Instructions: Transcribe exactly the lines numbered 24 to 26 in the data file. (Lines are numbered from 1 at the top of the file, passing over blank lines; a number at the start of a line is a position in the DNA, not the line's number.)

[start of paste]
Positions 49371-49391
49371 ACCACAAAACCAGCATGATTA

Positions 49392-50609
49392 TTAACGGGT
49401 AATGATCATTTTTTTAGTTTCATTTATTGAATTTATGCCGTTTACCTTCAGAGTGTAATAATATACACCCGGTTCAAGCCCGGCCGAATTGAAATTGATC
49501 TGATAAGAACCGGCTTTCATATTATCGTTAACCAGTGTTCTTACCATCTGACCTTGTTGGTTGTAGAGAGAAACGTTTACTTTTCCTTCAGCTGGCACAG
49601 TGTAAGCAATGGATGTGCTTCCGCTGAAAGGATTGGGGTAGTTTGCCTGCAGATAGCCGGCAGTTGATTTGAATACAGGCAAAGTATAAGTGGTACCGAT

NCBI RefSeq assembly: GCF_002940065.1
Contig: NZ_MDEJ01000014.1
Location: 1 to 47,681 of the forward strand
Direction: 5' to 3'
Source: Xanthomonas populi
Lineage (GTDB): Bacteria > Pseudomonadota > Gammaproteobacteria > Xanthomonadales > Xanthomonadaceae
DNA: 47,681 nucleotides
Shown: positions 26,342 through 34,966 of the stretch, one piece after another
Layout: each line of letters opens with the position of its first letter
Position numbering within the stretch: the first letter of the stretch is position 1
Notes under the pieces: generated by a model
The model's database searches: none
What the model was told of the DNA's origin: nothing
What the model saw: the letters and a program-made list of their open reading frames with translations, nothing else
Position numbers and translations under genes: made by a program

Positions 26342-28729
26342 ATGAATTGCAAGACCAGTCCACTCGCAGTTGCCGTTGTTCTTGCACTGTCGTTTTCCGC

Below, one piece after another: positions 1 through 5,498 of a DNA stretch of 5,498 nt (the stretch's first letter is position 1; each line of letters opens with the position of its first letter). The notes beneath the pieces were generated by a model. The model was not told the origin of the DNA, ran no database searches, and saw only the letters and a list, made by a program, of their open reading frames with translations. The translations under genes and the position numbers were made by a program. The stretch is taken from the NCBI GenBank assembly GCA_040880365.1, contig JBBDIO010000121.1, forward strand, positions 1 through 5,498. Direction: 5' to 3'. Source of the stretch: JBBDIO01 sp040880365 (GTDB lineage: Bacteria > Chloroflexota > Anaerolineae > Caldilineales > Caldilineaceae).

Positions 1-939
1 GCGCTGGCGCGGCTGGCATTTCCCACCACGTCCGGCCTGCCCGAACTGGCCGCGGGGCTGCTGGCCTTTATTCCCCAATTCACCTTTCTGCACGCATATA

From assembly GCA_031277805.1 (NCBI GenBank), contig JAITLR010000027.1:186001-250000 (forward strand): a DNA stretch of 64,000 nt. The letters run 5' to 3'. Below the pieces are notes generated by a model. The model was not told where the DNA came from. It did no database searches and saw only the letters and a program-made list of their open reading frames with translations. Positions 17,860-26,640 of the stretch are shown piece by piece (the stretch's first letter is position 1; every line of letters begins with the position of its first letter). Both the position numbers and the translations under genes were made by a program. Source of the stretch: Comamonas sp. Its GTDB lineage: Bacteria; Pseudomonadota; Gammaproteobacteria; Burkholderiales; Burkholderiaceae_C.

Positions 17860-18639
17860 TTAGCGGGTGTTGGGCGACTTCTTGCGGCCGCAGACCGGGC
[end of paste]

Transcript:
26342 ATGAATTGCAAGACCAGTCCACTCGCAGTTGCCGTTGTTCTTGCACTGTCGTTTTCCGC

Below, one piece after another: positions 1 through 5,498 of a DNA stretch of 5,498 nt (the stretch's first letter is position 1; each line of letters opens with the position of its first letter). The notes beneath the pieces were generated by a model. The model was not told the origin of the DNA, ran no database searches, and saw only the letters and a list, made by a program, of their open reading frames with translations. The translations under genes and the position numbers were made by a program. The stretch is taken from the NCBI GenBank assembly GCA_040880365.1, contig JBBDIO010000121.1, forward strand, positions 1 through 5,498. Direction: 5' to 3'. Source of the stretch: JBBDIO01 sp040880365 (GTDB lineage: Bacteria > Chloroflexota > Anaerolineae > Caldilineales > Caldilineaceae).

Positions 1-939